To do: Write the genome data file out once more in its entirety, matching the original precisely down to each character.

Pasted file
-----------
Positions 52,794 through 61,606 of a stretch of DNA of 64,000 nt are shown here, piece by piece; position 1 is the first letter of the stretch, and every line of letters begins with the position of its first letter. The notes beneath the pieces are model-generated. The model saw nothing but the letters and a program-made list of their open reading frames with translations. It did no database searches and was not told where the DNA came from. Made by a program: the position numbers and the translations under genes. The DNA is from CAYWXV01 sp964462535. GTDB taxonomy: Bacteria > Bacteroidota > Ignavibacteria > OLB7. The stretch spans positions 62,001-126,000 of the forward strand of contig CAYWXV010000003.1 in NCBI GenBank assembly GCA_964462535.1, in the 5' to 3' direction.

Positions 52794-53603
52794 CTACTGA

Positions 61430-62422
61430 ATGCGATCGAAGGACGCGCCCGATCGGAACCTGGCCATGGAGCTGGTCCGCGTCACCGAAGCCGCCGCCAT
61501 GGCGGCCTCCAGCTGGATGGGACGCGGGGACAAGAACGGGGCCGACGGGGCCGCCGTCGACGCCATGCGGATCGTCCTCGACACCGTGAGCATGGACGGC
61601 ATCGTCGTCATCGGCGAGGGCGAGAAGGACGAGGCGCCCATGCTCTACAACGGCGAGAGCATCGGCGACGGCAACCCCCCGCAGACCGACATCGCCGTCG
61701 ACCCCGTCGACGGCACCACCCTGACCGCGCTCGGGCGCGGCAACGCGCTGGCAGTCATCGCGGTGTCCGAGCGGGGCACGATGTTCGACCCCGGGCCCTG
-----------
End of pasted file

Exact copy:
Positions 52,794 through 61,606 of a stretch of DNA of 64,000 nt are shown here, piece by piece; position 1 is the first letter of the stretch, and every line of letters begins with the position of its first letter. The notes beneath the pieces are model-generated. The model saw nothing but the letters and a program-made list of their open reading frames with translations. It did no database searches and was not told where the DNA came from. Made by a program: the position numbers and the translations under genes. The DNA is from CAYWXV01 sp964462535. GTDB taxonomy: Bacteria > Bacteroidota > Ignavibacteria > OLB7. The stretch spans positions 62,001-126,000 of the forward strand of contig CAYWXV010000003.1 in NCBI GenBank assembly GCA_964462535.1, in the 5' to 3' direction.

Positions 52794-53603
52794 CTACTGA

Positions 61430-62422
61430 ATGCGATCGAAGGACGCGCCCGATCGGAACCTGGCCATGGAGCTGGTCCGCGTCACCGAAGCCGCCGCCAT
61501 GGCGGCCTCCAGCTGGATGGGACGCGGGGACAAGAACGGGGCCGACGGGGCCGCCGTCGACGCCATGCGGATCGTCCTCGACACCGTGAGCATGGACGGC
61601 ATCGTCGTCATCGGCGAGGGCGAGAAGGACGAGGCGCCCATGCTCTACAACGGCGAGAGCATCGGCGACGGCAACCCCCCGCAGACCGACATCGCCGTCG
61701 ACCCCGTCGACGGCACCACCCTGACCGCGCTCGGGCGCGGCAACGCGCTGGCAGTCATCGCGGTGTCCGAGCGGGGCACGATGTTCGACCCCGGGCCCTG